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Reviews / Pegasus 330 - PC Plus


Dual-boot pleasure

An affordable ultraportable? It sounds unlikely. But Rock direct’s Pegasus 330 offers just that…

Once the preserve of the early adopter, with all the disposable income the term implies, new technologies are traditionally expensive and pretty much out of reach for the bulk of the market. not so with Intel Centrino Core Duo line of CPU’s. The brand is only a few months old now, but already we’re seeing bargain notebooks carrying the technology. Take the Rock Pegasus 330- it’s a fairly pokey unit packing some excellent components and it manages to get all this into a thin and light chassis.

While the 330’s Core Duo T2400 1.83GHz CPU and 1GB DDR2 533MHz RAM may appear to make it the perfect productivity tool, that’s not where it’s aimed. Check the Rock Direct website (www.rockdirect.com) and you’ll find it in the consumer section, rubbing shoulders with gaming notebooks and media centres. And the latter category is really where the Pegasus 330 sits most comfortably. The 13.3in WXGA panel is a joy to behold – bright, crisp and offering tremendous viewing angles. It’s just the ticket for watching DVD’s and other digital media. Plus, with a native 1280x768, it’s perfectly scaled to the size of the screen, so you won’t be squinting at the display just to make out icons. Moreover, Rock supplies a digital USB 2.0 DVB-TV tuner with the package, although you’ll need to get your own portable aerial if you’re planning to watch TV on the move. And if media is what you’re really buying a notebook for, the ace in the hole is the instant-on function. The system bypasses Windows altogether and boots a tiny Linux-based OS complete with its own media centre front-end. With a total boot time of about 10 seconds, and far less of a system-resource overhead than Windows, it’s infinitely preferable to booting up as standard. From here, you can watch DVD’s, stored movies and digital TV, or listen to music from CD or directly from you’re My Music folder. While it’s definitely a consumer-orientated device, it would also make a sound investment for road warrior.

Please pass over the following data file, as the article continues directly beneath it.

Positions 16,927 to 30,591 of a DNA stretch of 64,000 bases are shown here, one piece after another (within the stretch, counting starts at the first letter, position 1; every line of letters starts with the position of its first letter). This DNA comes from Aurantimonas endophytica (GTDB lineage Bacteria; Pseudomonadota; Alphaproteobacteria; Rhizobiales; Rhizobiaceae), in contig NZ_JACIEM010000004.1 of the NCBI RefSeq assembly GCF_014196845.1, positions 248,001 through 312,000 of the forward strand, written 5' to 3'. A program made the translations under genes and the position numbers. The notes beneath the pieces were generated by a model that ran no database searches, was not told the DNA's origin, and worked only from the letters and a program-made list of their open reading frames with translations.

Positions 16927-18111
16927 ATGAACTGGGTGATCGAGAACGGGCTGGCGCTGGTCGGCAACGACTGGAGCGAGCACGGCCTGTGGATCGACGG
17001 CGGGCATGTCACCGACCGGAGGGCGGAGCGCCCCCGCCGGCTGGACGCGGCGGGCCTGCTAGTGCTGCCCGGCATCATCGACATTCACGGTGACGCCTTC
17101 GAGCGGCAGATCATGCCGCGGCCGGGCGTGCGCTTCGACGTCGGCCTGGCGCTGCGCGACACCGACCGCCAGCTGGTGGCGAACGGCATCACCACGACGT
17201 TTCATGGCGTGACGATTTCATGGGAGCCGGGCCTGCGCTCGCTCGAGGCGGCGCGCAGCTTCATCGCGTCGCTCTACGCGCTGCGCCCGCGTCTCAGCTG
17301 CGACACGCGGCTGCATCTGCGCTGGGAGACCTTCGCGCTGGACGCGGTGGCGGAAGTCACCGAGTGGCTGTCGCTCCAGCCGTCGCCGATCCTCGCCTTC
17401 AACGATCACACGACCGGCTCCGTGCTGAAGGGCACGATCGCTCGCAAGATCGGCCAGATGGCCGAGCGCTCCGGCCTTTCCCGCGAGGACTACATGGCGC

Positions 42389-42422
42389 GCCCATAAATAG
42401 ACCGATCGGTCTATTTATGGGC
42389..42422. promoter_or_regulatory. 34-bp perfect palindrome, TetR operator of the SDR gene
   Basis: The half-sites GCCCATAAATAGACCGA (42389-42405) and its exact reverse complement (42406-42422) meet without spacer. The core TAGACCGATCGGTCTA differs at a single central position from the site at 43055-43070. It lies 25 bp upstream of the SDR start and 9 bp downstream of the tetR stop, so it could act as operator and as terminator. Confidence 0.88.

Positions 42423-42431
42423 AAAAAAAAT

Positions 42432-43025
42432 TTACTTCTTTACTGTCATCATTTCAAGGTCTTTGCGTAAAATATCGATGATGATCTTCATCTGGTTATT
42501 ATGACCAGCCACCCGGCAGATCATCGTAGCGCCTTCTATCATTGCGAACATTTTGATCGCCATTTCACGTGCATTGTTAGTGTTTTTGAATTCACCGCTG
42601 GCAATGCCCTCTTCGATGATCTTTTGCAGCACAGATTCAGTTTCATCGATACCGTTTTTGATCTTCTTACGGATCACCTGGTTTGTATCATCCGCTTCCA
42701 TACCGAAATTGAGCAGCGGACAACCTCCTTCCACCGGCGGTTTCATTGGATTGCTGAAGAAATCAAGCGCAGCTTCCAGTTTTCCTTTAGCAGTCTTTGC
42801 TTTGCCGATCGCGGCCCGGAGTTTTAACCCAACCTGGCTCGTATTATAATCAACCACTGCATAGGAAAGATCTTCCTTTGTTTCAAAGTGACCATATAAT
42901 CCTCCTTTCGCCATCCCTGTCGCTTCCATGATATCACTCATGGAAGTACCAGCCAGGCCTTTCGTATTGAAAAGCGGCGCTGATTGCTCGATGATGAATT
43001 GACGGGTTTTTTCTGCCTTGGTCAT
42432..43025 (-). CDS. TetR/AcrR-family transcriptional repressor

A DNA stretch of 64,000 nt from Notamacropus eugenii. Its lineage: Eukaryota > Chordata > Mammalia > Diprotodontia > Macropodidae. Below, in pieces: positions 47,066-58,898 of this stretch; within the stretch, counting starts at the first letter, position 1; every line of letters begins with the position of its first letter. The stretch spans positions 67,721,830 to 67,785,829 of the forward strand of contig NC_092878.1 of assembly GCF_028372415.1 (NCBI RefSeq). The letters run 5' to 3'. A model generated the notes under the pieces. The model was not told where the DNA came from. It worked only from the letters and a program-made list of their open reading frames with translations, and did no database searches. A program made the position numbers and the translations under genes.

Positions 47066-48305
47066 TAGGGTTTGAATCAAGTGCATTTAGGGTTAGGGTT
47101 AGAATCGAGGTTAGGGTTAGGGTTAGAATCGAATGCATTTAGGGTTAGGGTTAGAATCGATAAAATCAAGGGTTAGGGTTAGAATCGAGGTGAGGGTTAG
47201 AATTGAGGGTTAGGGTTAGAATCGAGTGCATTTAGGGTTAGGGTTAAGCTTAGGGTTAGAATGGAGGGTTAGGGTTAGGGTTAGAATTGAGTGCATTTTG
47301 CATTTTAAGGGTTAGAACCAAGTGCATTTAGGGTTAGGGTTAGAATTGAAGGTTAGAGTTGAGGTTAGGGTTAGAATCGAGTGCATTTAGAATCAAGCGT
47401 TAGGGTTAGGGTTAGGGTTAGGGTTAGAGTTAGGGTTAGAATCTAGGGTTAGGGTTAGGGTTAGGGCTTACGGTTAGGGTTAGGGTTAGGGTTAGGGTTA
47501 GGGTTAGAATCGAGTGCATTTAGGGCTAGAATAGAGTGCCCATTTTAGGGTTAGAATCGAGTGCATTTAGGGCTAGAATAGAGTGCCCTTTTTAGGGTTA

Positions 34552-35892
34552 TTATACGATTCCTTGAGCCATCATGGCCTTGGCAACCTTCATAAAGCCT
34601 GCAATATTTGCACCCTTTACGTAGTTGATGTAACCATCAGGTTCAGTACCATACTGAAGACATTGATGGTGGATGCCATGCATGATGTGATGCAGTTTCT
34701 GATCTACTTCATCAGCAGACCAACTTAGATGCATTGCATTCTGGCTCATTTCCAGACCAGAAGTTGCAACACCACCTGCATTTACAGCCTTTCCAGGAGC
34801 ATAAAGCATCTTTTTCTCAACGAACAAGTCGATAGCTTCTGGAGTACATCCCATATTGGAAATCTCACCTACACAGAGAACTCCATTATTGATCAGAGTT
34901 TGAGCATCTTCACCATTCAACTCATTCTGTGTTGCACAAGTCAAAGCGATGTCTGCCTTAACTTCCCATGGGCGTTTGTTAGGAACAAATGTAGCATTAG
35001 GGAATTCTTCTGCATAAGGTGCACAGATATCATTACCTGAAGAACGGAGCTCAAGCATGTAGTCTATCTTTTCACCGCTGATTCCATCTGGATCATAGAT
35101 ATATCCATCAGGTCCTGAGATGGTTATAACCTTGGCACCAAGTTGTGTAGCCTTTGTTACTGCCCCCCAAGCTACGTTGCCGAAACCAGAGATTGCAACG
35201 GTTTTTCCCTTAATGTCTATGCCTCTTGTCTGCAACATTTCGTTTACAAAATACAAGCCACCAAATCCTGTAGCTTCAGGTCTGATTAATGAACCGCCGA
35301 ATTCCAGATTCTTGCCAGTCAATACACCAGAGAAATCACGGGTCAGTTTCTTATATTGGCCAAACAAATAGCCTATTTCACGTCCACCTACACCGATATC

Automatic Overlocking
Delve into the system BIOS and you’ll spot an auto-overclocking tool, which runs the CPU at five per cent past its rated running speed. Rock actively encourages the use of this and it’s covered by the warranty because the cooling system inside the box, it claims, is more than capable of handling a little extra heat. The function activates automatically when the unit is running on mains power. It’s mostly redundant however, as 1.83 GHz is more than adequate for everything bar gaming, which this laptop is designed to do. While Intel’s Media Accelerator chipsets are better than ever before, they’re still not quite up to the demands of a modern 3D title.

The real function of this laptop is a portable media centre. And portable it is, weighing in at just 2.1Kg. This just swings it out of the true ultraportable class, so it’s not really treading on the toes of, say, the Dell X1 or the Sony VAIO VGNTX670P. But with that little extra weight and size comes excellent performance, offering crisp, responsive computing and all the application-juggling pleasure of a dual-core CPU. What’s more, the battery is capable of outlasting larger machines, offering 3.5 hours in productivity and around three in media centre mode. The sort of capacity makes train journeys fly by, and means you can indulge in a spot of sofa surfing without the need for trailing wires.

About the only let down is the hard drive, 80GB is frankly plenty for a portable device, but 5,400rpm is very much yesterday’s spin-speed, and you’d really expect faster in a modern machine. That said, we’ll just recap the fact that this isn’t a gamer’s machine, nor is it designed with productivity in mind, so perhaps a faster drive would be a wasted investment. Crucially, it would push the Pegasus 330 just over the magical sub Ł1,000 mark, and that, in a nutshell, is the chief appeal of this sexy little notebook: you get a lot of technology packed into a very small space for much less than a king’s ransom. Assuming games are of no interest, this is an attractive and capable laptop that outspecs and outperforms others in its class.

Al Bickham

Back to the Pegasus 330

© rockdirect 2010 | Descriptions and prices subject to change without notice. | | |
rock, A Division of Stone Computers Ltd, Granite One Hundred, Acton Gate, Stafford, Staffordshire, ST18 9AA